- Five Asheville-area residents are suing the city in federal court for refusing to appoint them to the local Human Relations Commission. The residents claim they were rejected because they are white.
- The 15-member board sets aside eight seats based on racial classifications, as well other spots based on LGBTQ status, age, and public housing residence.
- The group WNC Citizens for Equality settled an earlier lawsuit with Asheville over a "racially discriminatory" scholarship program.
Five people living in or near Asheville have sued the city in federal court for refusing to appoint them to a city advisory board. They argue that the city rejected them because they are white.
Asheville’s Human Relations Commission, created in 2018, is a volunteer group designed to “promote and improve human relations and achieve equity among all citizens in the city by carrying out the city’s human relations program,” according to the complaint filed Tuesday in US District Court.
City rules dictate that eight of the group’s 15 members will be black or “Latinx.” Rules also specify that the board also must include two “members of the LGBTQ community,” two adults from 18-25 years old, two or three people who live in public housing, two people “with a disability,” and three people “recognized as community leaders.”
In June 2022, the commission tabled a recommendation from Asheville’s city attorney to remove the group’s racial qualifications. At the time, commission chair Tanya Rodriguez explained her “concern that ‘our color isn’t diluted out of the Commission,’” according to the complaint.
The commission publicized at least four open positions in February 2023. All five plaintiffs applied.
“Plaintiffs did not meet Defendants’ racial criteria nor the other criteria of being disabled, living in public housing, between the ages of 25 and 18, a member of the LGBTQ community, nor were Plaintiffs ‘recognized community leaders’ as Defendants considered that term,” according to the suit.
Asheville rejected the plaintiffs’ applications in June. “At no time prior to rejecting Plaintiffs’ applications did Defendants communicate with Plaintiffs regarding their interest in the HRCA; nor did they seek any further information from the Plaintiffs regarding their qualifications to serve on the HRCA,” the complaint explained.
“Rather than appoint Plaintiffs to the HRCA, Defendants elected to leave the open positions vacant and re-advertise the openings in the hopes of obtaining applicants who met Defendants’ criteria,” according to the suit.
“At all relevant times, Defendants excluded white persons from serving on the HRCA unless they could qualify under … additional criteria,” the plaintiffs argued. “In effect, white applicants must demonstrate a ‘plus factor’ (age, homosexual/ transgender, disability status, public housing resident, or community leader) before being qualified for service.”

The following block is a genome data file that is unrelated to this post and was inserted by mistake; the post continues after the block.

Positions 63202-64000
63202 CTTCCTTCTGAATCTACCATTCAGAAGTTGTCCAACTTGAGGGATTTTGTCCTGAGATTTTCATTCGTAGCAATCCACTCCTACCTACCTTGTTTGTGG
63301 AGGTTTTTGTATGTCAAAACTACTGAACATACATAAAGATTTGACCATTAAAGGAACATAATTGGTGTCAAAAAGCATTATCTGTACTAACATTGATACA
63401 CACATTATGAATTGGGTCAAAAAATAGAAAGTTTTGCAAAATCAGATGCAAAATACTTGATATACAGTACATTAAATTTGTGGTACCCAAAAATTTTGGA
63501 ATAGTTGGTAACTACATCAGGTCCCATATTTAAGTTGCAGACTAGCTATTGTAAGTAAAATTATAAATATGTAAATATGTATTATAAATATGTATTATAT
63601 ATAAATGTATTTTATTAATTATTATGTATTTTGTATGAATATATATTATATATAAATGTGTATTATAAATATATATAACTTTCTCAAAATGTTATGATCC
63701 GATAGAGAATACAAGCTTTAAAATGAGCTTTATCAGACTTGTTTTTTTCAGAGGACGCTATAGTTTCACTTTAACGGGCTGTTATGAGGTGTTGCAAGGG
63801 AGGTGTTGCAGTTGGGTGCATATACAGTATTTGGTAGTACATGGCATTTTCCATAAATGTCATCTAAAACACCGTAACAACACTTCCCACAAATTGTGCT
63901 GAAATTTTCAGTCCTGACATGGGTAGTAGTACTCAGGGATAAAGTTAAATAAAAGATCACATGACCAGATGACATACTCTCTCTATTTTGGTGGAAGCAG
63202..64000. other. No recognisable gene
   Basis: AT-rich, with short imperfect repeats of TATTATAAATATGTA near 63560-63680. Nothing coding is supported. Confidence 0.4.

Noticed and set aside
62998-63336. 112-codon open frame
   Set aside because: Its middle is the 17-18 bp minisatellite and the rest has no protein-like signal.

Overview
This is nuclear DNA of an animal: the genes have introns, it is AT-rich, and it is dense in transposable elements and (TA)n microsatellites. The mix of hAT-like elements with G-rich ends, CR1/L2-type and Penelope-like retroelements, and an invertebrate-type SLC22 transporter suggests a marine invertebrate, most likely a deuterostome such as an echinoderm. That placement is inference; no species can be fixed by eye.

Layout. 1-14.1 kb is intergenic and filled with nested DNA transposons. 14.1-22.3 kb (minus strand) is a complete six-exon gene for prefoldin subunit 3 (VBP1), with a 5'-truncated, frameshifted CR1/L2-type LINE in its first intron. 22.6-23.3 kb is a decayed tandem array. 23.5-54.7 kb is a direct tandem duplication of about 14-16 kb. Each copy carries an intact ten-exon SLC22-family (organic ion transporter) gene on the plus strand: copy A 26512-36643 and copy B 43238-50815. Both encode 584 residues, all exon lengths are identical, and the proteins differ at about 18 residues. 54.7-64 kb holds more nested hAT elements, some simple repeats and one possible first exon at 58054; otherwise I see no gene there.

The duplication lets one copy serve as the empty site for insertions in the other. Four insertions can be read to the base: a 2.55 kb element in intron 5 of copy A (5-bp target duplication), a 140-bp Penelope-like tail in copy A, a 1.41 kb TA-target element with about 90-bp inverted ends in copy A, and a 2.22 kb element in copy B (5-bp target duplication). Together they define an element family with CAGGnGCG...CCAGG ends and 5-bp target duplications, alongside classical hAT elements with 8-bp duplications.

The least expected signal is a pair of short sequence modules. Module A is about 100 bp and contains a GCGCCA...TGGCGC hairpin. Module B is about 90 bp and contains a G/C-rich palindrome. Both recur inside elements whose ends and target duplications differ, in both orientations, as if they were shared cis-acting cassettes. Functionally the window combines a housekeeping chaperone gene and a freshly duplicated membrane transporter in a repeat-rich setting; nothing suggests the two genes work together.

“Defendants conspired with each other to organize and administer the HRCA in a way that was discriminatory on the basis of race and ethnicity,” the complaint argued. “At all relevant times, Defendants were, and continue to be, aware that its organization and administration of the HRCA which discriminated and will continue to discriminate against applicants on the basis of race and ethnicity was and continues to be a violation of the Equal Protection clause of the 14th Amendment to the U.S. Constitution and also a violation of Title VI of the 1964 Civil Rights Act.”
“They never asked me a thing,” said plaintiff John Miall, in a news release from the Asheville-based group WNC Citizens for Equality. “They just took one look at my skin color and rejected me. I have a lot to offer, but that doesn’t matter, I guess.”
“The City’s actions here are absolutely unconstitutional,” added attorney Ruth Smith, who represents the five plaintiffs. “The city cannot offer civic opportunities to some persons, and deny it to others, based on race. What’s more, the city is well aware that their actions are illegal. Their own lawyer told them as much last year, but the city ignored her.”
WNC Citizens for Equality also sued Asheville in recent years after the city established “racially discriminatory” scholarships for city high school students and teachers, according to the news release. The city “backtracked and settled” with the group, which bills itself as a local watchdog.
“We have people in Asheville, either through naïveté or malice, who feel liberated to ignore the hard-won progress of the 1964 Civil Rights Act as they openly advocate racial discrimination,” said group president Carl Mumpower. “As a nation and community, we have worked too hard to achieve commendable progress on eliminating race as a measurement of eligibility for anything. It is our honor to support constructive, creative, legal ways to challenge those who would recklessly attempt to take us back in time.”